I have seen a number of competitors complain that they are unfairly disadvantaged because many topcoder problems are too mathematical. Personally, I love mathematics and thus I am biased in this issue. Nevertheless, I strongly believe that problems should contain at least some math, because mathematics and computer science often go hand in hand. It is hard to imagine a world where these two fields could exist without any interaction with each other. These days, a great deal of applied mathematics is performed on computers such as solving large systems of equations and approximating solutions to differential equations for which no closed formula exists. Mathematics is widely used in computer science research, as well as being heavily applied to graph algorithms and areas of computer vision.
This article discusses the theory and practical application to some of the more common mathematical constructs. The topics covered are: primes, GCD, basic geometry, bases, fractions and complex numbers.
A number is prime if it is only divisible by 1 and itself. So for example 2, 3, 5, 79, 311 and 1931 are all prime, while 21 is not prime because it is divisible by 3 and 7. To find if a number n is prime we could simply check if it divides any numbers below it. We can use the modulus (%) operator to check for divisibility:
We can make this code run faster by noticing that we only need to check divisibility for values of i that are less or equal to the square root of n (call this m). If n divides a number that is greater than m then the result of that division will be some number less than m and thus n will also divide a number less or equal to m. Another optimization is to realize that there are no even primes greater than 2. Once we’ve checked that n is not even we can safely increment the value of i by 2. We can now write the final method for checking whether a number is prime:
Now suppose we wanted to find all the primes from 1 to 100000, then we would have to call the above method 100000 times. This would be very inefficient since we would be repeating the same calculations over and over again. In this situation it is best to use a method known as the Sieve of Eratosthenes. The Sieve of Eratosthenes will generate all the primes from 2 to a given number n. It begins by assuming that all numbers are prime. It then takes the first prime number and removes all of its multiples. It then applies the same method to the next prime number. This is continued until all numbers have been processed. For example, consider finding primes in the range 2 to 20. We begin by writing all the numbers down:
2 is the first prime. We now cross out all of its multiples, ie every second number:
The next non-crossed out number is 3 and thus it is the second prime. We now cross out all the multiples of 3, ie every third number from 3:
All the remaining numbers are prime and we can safely terminate the algorithm. Below is the code for the sieve:
In the above method, we create a boolean array prime which stores the primality of each number less of equal than n. If prime[i] is true then number i is prime. The outer loop finds the next prime while the inner loop removes all the multiples of the current prime.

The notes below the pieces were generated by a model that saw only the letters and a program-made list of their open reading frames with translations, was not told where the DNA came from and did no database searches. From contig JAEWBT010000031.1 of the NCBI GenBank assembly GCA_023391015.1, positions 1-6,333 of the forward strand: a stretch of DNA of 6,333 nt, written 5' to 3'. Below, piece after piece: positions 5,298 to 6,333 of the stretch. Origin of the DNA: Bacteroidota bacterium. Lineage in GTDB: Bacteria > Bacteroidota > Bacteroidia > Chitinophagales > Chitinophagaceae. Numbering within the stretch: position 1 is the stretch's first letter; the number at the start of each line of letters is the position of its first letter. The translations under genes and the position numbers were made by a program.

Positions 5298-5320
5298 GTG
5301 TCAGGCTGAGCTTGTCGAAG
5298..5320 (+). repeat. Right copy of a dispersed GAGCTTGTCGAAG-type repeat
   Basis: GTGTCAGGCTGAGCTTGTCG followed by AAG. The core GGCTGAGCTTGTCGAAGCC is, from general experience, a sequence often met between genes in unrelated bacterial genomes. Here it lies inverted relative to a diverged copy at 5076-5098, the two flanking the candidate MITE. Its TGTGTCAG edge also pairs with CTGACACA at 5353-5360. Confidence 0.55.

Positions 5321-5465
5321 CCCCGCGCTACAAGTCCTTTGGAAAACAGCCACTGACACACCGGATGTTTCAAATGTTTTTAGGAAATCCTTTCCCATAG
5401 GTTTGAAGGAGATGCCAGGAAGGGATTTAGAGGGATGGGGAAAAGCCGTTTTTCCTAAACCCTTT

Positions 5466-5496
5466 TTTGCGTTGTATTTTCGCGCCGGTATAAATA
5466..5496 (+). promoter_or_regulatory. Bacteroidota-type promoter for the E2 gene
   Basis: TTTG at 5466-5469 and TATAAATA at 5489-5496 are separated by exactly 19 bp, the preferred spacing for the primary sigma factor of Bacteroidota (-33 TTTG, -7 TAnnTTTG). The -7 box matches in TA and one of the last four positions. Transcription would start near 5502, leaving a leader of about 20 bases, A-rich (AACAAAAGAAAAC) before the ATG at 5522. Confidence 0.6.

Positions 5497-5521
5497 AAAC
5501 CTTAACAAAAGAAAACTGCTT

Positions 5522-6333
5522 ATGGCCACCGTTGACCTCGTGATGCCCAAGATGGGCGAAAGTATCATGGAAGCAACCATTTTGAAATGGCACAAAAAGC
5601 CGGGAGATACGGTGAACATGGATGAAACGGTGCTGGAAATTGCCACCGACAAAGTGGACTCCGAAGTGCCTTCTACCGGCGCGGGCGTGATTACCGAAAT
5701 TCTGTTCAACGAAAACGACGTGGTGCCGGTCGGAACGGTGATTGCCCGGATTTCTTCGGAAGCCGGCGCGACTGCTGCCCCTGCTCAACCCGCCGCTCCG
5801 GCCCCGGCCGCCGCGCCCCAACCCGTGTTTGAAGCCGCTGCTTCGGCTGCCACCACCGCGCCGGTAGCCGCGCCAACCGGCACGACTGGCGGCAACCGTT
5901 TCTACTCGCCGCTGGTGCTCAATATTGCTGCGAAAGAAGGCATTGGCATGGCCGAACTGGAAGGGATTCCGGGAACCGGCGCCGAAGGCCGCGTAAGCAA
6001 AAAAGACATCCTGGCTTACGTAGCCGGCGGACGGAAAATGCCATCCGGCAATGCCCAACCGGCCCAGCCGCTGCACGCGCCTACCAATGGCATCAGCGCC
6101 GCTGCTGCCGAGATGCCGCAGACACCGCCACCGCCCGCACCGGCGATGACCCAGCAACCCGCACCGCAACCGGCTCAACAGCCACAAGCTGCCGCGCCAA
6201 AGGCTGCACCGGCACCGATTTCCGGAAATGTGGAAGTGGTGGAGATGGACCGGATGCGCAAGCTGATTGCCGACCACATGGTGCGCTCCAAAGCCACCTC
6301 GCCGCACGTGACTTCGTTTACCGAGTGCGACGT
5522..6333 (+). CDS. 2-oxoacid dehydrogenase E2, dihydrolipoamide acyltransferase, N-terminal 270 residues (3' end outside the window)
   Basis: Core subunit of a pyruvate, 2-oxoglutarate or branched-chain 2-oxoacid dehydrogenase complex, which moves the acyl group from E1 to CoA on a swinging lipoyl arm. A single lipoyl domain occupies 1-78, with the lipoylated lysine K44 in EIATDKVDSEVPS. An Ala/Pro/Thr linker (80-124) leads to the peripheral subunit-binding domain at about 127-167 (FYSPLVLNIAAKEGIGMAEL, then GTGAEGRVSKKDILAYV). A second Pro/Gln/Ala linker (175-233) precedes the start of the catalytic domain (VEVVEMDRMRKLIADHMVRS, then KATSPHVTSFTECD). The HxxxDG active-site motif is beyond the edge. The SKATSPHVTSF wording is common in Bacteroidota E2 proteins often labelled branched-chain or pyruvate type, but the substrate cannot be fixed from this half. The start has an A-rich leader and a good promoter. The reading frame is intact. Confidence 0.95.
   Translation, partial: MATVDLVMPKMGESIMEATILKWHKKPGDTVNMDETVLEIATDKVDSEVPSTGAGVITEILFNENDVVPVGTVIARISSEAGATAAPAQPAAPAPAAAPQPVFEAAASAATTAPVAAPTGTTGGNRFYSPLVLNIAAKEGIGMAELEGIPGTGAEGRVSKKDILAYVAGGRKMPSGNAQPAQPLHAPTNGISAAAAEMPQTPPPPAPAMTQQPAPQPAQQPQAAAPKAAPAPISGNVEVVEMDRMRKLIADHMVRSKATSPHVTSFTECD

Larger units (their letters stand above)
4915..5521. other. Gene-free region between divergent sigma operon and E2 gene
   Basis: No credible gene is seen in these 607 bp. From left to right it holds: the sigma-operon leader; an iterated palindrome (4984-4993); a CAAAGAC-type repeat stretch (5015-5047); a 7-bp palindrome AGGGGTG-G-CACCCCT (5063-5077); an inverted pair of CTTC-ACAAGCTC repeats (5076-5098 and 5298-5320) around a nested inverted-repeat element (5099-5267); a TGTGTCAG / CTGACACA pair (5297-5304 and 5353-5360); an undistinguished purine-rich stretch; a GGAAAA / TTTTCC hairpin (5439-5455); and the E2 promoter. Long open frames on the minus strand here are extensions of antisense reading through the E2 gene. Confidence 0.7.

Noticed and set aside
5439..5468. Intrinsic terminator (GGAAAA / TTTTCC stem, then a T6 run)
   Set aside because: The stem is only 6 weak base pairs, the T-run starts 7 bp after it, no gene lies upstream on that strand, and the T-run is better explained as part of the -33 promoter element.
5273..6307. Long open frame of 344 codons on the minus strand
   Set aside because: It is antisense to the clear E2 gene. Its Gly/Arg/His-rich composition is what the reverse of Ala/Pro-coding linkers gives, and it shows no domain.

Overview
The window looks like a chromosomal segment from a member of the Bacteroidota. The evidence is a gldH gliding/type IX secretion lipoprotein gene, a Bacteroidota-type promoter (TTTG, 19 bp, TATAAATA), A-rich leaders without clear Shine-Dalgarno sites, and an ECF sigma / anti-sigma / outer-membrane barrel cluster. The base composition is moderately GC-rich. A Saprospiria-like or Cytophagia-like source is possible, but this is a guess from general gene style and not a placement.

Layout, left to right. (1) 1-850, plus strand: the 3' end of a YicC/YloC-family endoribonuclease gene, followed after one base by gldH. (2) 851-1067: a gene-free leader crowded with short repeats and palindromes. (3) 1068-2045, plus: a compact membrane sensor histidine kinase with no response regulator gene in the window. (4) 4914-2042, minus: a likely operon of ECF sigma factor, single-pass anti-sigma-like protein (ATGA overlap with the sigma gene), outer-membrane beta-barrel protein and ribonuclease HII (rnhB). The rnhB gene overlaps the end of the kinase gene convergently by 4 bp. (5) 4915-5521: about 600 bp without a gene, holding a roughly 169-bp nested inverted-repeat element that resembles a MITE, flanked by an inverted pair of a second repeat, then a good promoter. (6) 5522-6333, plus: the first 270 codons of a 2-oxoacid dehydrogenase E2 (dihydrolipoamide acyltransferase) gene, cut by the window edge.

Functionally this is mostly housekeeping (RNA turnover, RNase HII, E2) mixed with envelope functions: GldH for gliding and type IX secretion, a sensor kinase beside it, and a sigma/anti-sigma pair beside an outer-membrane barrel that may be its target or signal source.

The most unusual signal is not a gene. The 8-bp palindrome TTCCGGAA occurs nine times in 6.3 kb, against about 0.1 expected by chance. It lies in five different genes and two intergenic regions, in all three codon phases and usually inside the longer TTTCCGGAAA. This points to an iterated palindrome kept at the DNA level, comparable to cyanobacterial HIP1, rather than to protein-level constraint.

The greatest common divisor (GCD) of two numbers a and b is the greatest number that divides evenly into both a and b. Naively we could start from the smallest of the two numbers and work our way downwards until we find a number that divides into both of them:
Although this method is fast enough for most applications, there is a faster method called Euclid’s algorithm. Euclid’s algorithm iterates over the two numbers until a remainder of 0 is found. For example, suppose we want to find the GCD of 2336 and 1314. We begin by expressing the larger number (2336) in terms of the smaller number (1314) plus a remainder:
The last non-zero remainder is the GCD. So the GCD of 2336 and 1314 is 146. This algorithm can be easily coded as a recursive function:
Using this algorithm we can find the lowest common multiple (LCM) of two numbers. For example the LCM of 6 and 9 is 18 since 18 is the smallest number that divides both 6 and 9. Here is the code for the LCM method:
As a final note, Euclid’s algorithm can be used to solve linear Diophantine equations. These equations have integer coefficients and are of the form:
Occasionally problems ask us to find the intersection of rectangles. There are a number of ways to represent a rectangle. For the standard Cartesian plane, a common method is to store the coordinates of the bottom-left and top-right corners.
Suppose we have two rectangles R1 and R2. Let (x1, y1) be the location of the bottom-left corner of R1 and (x2, y2) be the location of its top-right corner. Similarly, let (x3, y3) and (x4, y4) be the respective corner locations for R2. The intersection of R1 and R2 will be a rectangle R3 whose bottom-left corner is at (max(x1, x3), max(y1, y3)) and top-right corner at (min(x2, x4), min(y2, y4)). If max(x1, x3) > min(x2, x4) or max(y1, y3) > min(y2, y4) then R3 does not exist, ie R1 and R2 do not intersect. This method can be extended to intersection in more than 2 dimensions as seen in CuboidJoin (SRM 191, Div 2 Hard).
Often we have to deal with polygons whose vertices have integer coordinates. Such polygons are called lattice polygons. In his tutorial on Geometry Concepts, lbackstrom presents a neat way for finding the area of a lattice polygon given its vertices. Now, suppose we do not know the exact position of the vertices and instead we are given two values:
Amazingly, the area of this polygon is then given by:
The above formula is called Pick’s Theorem due to Georg Alexander Pick (1859 – 1943). In order to show that Pick’s theorem holds for all lattice polygons we have to prove it in 4 separate parts. In the first part we show that the theorem holds for any lattice rectangle (with sides parallel to axis). Since a right-angled triangle is simply half of a rectangle it is not too difficult to show that the theorem also holds for any right-angled triangle (with sides parallel to axis). The next step is to consider a general triangle, which can be represented as a rectangle with some right-angled triangles cut out from its corners. Finally, we can show that if the theorem holds for any two lattice polygons sharing a common side then it will also hold for the lattice polygon, formed by removing the common side. Combining the previous result with the fact that every simple polygon is a union of triangles gives us the final version of Pick’s Theorem. Pick’s theorem is useful when we need to find the number of lattice points inside a large polygon.